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1:07 PM

8.1 mi


7:41 mi


153 lb


63 F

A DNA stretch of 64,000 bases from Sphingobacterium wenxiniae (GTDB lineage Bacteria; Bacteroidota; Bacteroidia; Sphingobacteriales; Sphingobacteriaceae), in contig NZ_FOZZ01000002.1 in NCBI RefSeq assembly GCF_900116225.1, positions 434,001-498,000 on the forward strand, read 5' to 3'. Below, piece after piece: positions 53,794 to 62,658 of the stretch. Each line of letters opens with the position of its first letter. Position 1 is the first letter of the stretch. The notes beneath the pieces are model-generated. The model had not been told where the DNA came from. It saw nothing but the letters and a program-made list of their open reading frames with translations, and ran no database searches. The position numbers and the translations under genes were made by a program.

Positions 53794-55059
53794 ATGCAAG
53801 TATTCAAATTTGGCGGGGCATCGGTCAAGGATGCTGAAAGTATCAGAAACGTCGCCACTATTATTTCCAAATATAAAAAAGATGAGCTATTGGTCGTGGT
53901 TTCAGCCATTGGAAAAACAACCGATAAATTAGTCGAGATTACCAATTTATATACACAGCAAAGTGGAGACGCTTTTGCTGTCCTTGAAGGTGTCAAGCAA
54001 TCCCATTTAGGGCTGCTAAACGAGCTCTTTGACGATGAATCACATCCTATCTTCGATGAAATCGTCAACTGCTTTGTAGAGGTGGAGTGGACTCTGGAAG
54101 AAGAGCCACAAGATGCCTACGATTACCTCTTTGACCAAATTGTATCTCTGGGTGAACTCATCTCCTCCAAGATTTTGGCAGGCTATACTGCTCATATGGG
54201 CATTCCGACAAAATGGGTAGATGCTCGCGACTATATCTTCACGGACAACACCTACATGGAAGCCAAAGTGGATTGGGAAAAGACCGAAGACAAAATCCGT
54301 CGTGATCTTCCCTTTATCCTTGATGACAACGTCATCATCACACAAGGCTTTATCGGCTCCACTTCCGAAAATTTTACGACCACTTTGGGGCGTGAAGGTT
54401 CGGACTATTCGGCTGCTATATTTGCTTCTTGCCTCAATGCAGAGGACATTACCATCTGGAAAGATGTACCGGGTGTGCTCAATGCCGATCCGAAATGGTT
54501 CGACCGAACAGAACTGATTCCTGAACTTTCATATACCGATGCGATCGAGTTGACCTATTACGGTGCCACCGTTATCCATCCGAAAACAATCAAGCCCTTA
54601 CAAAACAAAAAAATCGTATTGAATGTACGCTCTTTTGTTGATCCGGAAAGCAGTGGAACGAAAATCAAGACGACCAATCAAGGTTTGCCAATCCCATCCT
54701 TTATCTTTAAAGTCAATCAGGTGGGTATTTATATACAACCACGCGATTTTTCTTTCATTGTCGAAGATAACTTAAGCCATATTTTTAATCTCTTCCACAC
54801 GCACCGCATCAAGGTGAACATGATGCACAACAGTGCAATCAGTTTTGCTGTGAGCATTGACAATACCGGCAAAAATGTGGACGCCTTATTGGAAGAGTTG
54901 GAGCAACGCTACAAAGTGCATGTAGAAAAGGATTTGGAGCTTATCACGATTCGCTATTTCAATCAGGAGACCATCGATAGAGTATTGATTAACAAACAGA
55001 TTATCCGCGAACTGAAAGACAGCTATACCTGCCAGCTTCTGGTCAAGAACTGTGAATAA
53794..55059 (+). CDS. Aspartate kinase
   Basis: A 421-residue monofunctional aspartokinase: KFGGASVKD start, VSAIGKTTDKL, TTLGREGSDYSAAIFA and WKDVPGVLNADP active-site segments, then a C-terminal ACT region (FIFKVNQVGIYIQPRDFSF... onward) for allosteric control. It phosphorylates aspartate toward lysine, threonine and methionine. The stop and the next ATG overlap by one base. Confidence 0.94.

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Focussed on form the whole time, which made this a hard enough "easy" run that I'm icing now. But it taught me a lot. I was focussing mainly on turnover and, at first, mid- or fore-foot striking as well. Initially my leg-turnover rate was around 170 or in the low 170's. That was hard enough that I tried just to keep it there. After a few miles it was too difficult to care anymore about foot strike, so I ended up focussing only on turnover. The first muscles to start hurting were my calves, but then it became mainly my hamstrings, especially the more problematic right one. Even though I wasn't running fast, the faster turnover made me winded too. It was clearly more taxing aerobically and on my hamstrings that a normal easy run. By 6-7 miles I was having trouble keeping turnover up to 170. But after stopping briefly at a light, I was able to hit 179 and then 178. The way this felt conjured up images of Haile, even though I was running 7:40 pace. I hypothesize that my turnover has been much slower for nearly all of my running (since I have rarely done speedwork) than when I race, and that this has inhibited 1) my aerobic development, and 2) muscular development in my hamstrings. When I run a race and suddenly use a much faster turnover, my hamstrings wear down fast and my lungs can't fuel them. In longer races, especially marathons, this also leaves my hamstrings very sore and keeps me from recovering quickly. If that's right, then focussing on a faster turnover during easy runs could significantly strengthen my hamstrings and increase the aerobic impact of easy runs. I could run faster in races simply by taking more steps in easy runs while perhaps even running slower. I'll continue focussing on turnover in every run, while taking care to avoid over-taxing my hamstrings, especially on the right. I think foot-strike is less important. Though it is true that heel striking slows you down and increases the shock of impact, mid- or fore-foot striking is almost unavoidable when you have a fast turnover and don't extend your lower leg much in front of you. So that's the thing to focus on.